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TL; DR: Please replace the battery and avoid injuring yourself.

Lead acid batteries in modern vehicles are typically maintenance free, which makes me wonder how you added distilled water - assuming you didn't do anything bad to the case, please read on.

Sulphation is the normal mode of lead acid battery discharge. When the discharge is really slow, the layer is built very tightly into all the nooks and crannies on the plate. Rapid discharges are much looser in nature and therefore easier to recover from.

To clean the plates without dismantling the battery (which you could do, with great effort and care), you have to perform an equalizing battery charge. The problem is that commercial lead acid batteries for vehicles are not built to withstand this.

The basics of equalizing are simply to continue charging so as to maintain a fixed, higher than normal voltage for a specified period of time after the normal charge is complete. Don't do this to a car battery! The industrial cells this is done on are large, well ventilated things with flash arrestors and hydrogen monitoring.

The elevated voltage at the end of the cycle is intentionally held to promote off-gassing to mechanically disturb the sulphation on the plate and encourage it to mix into the electrolyte - note that these batteries also could have the benefit of an agitation system to help circulate the electrolyte. The fully charged battery won't absorb any more power so it simply performs more electrolysis than usual.

There are chargers out there with so called super charge settings that could do this, but i don't recommend them and neither would the battery manufacturer. Please do not attempt to equalize a sealed lead acid battery.

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  • \$\begingroup\$ Yes, I have a maintenance-free battery. It has a sticker/label on top, underneath of which six flat plastic caps are present, which can be unscrewed with a flat hex screwdriver or flat key. Most maintenance-free batteries require some water to be added to them. \$\endgroup\$ – cnst Feb 26 '15 at 23:13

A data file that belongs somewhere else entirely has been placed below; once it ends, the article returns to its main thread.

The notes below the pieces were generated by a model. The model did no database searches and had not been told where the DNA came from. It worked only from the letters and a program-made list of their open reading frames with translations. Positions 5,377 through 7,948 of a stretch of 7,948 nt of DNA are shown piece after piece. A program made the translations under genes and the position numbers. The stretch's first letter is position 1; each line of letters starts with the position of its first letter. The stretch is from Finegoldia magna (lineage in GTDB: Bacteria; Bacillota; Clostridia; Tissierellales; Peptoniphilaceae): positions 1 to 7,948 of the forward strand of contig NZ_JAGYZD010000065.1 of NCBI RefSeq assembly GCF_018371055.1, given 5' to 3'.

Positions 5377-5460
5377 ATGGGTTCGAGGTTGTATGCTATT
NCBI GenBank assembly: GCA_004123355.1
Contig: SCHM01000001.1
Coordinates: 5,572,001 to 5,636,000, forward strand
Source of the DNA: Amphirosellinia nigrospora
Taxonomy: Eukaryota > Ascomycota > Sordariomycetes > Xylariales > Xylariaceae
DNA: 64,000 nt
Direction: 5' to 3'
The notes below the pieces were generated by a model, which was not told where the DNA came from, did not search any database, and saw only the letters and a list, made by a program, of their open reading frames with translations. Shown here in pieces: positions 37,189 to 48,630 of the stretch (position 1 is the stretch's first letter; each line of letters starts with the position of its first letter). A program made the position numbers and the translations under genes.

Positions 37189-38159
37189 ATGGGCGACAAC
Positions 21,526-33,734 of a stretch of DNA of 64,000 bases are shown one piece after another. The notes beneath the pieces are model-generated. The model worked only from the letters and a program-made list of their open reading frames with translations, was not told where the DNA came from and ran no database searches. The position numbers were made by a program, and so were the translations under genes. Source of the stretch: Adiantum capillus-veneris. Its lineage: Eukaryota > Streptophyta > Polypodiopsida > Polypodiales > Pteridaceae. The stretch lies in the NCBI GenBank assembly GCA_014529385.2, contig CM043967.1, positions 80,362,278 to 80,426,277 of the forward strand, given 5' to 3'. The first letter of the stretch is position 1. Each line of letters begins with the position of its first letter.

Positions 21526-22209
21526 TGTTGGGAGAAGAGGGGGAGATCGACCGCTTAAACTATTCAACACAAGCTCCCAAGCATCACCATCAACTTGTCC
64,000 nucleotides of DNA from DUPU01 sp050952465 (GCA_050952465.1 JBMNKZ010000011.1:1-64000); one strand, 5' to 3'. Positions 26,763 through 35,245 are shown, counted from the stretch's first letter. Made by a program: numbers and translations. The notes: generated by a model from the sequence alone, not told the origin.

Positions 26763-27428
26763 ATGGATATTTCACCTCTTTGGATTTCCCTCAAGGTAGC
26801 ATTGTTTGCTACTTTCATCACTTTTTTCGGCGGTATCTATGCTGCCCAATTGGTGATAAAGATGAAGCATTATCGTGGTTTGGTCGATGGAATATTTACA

• \$\begingroup\$ Excellent. Not all batteries still have those. Still, the rest of the post applies as written. \$\endgroup\$ – Sean Boddy Feb 26 '15 at 23:26
  • \$\begingroup\$ Well, most of the maintenance-free batteries do require water to be added, which is a funny concept, but it's true. :-) \$\endgroup\$ – cnst Feb 26 '15 at 23:55
  • \$\begingroup\$ Under most circumstances, in most climates, and with proper system operation, SLA batteries require no watering. You are right that it can be necessary, but the idea that most require it is incorrect. \$\endgroup\$ – Sean Boddy Feb 27 '15 at 0:28
  • \$\begingroup\$ It is my understanding that most maintenance-free batteries are not sealed, yet they're still called "maintenance-free" and still require the watering. I wish I knew about the watering sooner rather than later, I think my battery might have been in better condition today had I watered it earlier! \$\endgroup\$ – cnst Feb 27 '15 at 2:22
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I have build a 12v lead acid desulfator I revived my dead 6sm battery from being used for 5 years from having a charge of 4.6volts what just I do is replace the acid with strong battery solution then created a desulfator after I used this desulfator my battery reads 13.86v and that was good

YOU NEED THESE 1.) 100uf 375v (for 10amps) 2.) bridge rectifier (10 amps) 3.) 0.68 uf

STEP1 Connec the 100uf at 'one line' in the mains in series STEP2 CONNECT THE MAINS IN THE AL LINE IN THE RECTIFIER REMEMBER THAT THE RECTIFIER IS IN SIRIES WITH THE 100UF CAPACITOR

STEP3 CONNEC THE 0.68UF CAPACITOR AT THE OUTPUT DC OF THE RECTIFIER THE CONNECT IT TO YOU BATTERYIN OPEN CIRCUIT IT WOULD READ 300V DC THE IF YOU CONNECT IT WITH THE BATTERYIN THESE WILL READ 8 TO 12V IF THAT RISE UP TO 16V THAT WAS FULL CHARGE

*TRY THESE BUT I'M NOT RESPONSIBLE FOR ANY DAMAGES. *JUST TRUST MY ANSWER I'VE TESTED IT WORKS PROPERLY

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    \$\begingroup\$ -1 for bad formatting / circuit description instead of schematic / advice that may be dangerous \$\endgroup\$ – Kamil Dec 28 '14 at 14:19